Unmasking cancer’s mitochondrial heist

Why do cancer cells rob T-cells and what happens when they do? Image by PDPics (CC0)


Cancer, originating from the Greek word karkinos, or crab, defines a group of diseases responsible for almost 10 million lives lost worldwide every year[1]. Our body is composed of 30-40 trillion cells. Each time a cell divides, approximately 3 million base pairs of DNA (the molecule that carries our genetic blueprint) are meticulously copied by tightly controlled reactions, ensuring each descendant receives an error-free copy of the information. However, lurking amongst these trillions of cells, one cell committed a serious offence — it failed to detect a mistake in the DNA sequence. Instead of fixing the problem, or initiating programmed cell death (apoptosis), the mutation remained in the blueprint and was packaged up for the next generation of cells. As these mutations accumulated, the finely tuned symphony of cell division was irreparably hijacked, and this once healthy cell became an unstoppable dividing machine that started to invade and strangle healthy tissue: this is cancer.

Treating cancer is complicated because it is a disease of self, a normal cell gone rogue. Luckily for us, our bodies search for abnormal cells, assembling a taskforce of specialised immune cells called T-cells to hunt and destroy them. However, when these elite hunters arrive at the battleground, they encounter harsh terrain. Low energy and oxygen supplies, combined with exposure to molecular weapons (like reactive oxygen species (ROS)) compromise their ability to work[2],[3]. As they struggle to contain the situation, these T-cells can burnout, leaving cancer free to conquer.

Recent research reveals that specific cancerous cells also avoid T-cell attacks by poaching supplies from within enemy lines[4]. They burrow into T-cells using tiny tunnels called nanotubes to extract the very factories that make cellular energy, the mitochondria[5]. But what are the consequences of mitochondria theft for cancer patients? Using a statistical approach, scientists scored patient tumours based on a specific pattern of gene expression (how information in DNA is translated into function) to identify cancer cells with pilfered mitochondria[4]. Most tumours had high scores compared to normal tissue. Shockingly, in tumours with higher scores, the seized mitochondria were likely exploited to make energy for their captors, as these tumours had evidence of an enhanced ability to grow and divide. Adding insult to injury, higher scores also correlated with reduced patient survival.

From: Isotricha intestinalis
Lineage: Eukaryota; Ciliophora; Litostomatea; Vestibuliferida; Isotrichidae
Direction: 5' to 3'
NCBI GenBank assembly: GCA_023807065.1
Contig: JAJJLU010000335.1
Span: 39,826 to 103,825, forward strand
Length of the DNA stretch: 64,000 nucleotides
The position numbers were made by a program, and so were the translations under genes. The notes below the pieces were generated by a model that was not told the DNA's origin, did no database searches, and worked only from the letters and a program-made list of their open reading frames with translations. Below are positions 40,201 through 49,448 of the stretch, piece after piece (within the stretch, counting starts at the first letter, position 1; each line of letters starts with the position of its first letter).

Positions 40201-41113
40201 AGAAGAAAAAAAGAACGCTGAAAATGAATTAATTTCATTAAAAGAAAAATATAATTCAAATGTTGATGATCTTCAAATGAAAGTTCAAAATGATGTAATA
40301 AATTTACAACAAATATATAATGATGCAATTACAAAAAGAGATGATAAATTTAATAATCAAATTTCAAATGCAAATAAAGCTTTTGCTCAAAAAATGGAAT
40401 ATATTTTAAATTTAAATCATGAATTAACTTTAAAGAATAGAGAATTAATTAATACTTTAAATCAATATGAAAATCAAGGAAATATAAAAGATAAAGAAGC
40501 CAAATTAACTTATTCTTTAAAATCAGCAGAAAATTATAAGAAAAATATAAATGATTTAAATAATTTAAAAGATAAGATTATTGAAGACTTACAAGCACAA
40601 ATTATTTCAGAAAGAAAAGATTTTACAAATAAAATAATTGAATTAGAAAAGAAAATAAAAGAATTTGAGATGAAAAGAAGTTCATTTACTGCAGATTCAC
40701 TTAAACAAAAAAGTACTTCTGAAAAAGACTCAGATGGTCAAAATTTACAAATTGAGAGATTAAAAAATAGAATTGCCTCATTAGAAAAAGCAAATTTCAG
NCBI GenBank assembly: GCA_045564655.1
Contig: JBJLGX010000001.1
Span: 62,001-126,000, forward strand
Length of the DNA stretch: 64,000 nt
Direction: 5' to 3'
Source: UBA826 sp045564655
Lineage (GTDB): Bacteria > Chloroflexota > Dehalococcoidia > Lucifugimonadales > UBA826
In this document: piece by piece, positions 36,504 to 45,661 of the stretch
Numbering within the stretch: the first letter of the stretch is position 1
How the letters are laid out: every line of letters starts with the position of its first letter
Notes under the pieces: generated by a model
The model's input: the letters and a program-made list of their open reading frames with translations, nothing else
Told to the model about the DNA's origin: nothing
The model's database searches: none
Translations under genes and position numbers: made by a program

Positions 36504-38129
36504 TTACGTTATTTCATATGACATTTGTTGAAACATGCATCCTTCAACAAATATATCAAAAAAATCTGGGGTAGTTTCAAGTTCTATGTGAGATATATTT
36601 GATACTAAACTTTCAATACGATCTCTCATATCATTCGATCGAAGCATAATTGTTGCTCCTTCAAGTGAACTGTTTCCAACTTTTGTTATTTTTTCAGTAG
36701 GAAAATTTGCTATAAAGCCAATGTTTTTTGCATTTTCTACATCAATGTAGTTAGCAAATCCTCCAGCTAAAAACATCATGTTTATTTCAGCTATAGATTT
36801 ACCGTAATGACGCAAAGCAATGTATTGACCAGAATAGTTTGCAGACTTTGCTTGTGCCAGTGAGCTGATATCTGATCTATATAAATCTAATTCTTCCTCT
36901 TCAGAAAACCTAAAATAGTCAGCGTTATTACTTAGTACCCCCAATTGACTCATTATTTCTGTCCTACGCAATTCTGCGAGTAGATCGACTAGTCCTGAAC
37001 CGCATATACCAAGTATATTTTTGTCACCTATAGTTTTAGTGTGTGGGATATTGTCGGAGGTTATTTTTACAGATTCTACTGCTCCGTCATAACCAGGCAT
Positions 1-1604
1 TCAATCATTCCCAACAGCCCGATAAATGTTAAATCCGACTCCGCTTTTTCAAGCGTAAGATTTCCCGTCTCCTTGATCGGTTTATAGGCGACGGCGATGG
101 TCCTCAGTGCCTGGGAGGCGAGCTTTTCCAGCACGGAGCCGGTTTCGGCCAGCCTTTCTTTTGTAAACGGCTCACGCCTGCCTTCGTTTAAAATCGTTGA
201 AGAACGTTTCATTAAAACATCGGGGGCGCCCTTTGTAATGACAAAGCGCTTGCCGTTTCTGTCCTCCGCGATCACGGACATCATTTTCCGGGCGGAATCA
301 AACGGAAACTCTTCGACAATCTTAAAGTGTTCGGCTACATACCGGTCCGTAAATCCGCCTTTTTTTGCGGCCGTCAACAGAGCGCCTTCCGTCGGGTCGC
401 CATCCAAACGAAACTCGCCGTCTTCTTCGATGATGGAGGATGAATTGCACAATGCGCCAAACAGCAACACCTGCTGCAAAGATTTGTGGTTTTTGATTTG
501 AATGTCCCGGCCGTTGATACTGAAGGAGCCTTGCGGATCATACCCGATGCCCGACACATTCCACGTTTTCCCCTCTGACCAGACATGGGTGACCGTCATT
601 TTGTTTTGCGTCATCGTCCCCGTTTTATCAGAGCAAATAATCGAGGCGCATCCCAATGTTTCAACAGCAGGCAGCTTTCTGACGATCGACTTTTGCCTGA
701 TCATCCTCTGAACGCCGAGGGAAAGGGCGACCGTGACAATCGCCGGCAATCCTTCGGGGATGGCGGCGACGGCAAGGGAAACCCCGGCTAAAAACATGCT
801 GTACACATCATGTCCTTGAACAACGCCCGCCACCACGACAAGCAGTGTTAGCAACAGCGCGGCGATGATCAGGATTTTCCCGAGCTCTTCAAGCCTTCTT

Though these findings complicate our war on cancer, future investigations in this area with no doubt uncover novel strategies to fight back against this molecular thievery.


[1] https://www.who.int/news-room/fact-sheets/detail/cancer%5b/ref

[2] https://www.sciencedirect.com/science/article/pii/S1550413121000668#:~:text=The%20accumulation

[3] www.frontiersin.org/articles/10.3389/fimmu.2023.1151632/full%5b/ref

[4] https://www.sciencedirect.com/science/article/pii/S1535610823003197?via%3Dihub

[5] https://www.pnas.org/doi/full/10.1073/pnas.0510511103


Edited by Despoina Allagioti

Copy-edited by Rachel Shannon




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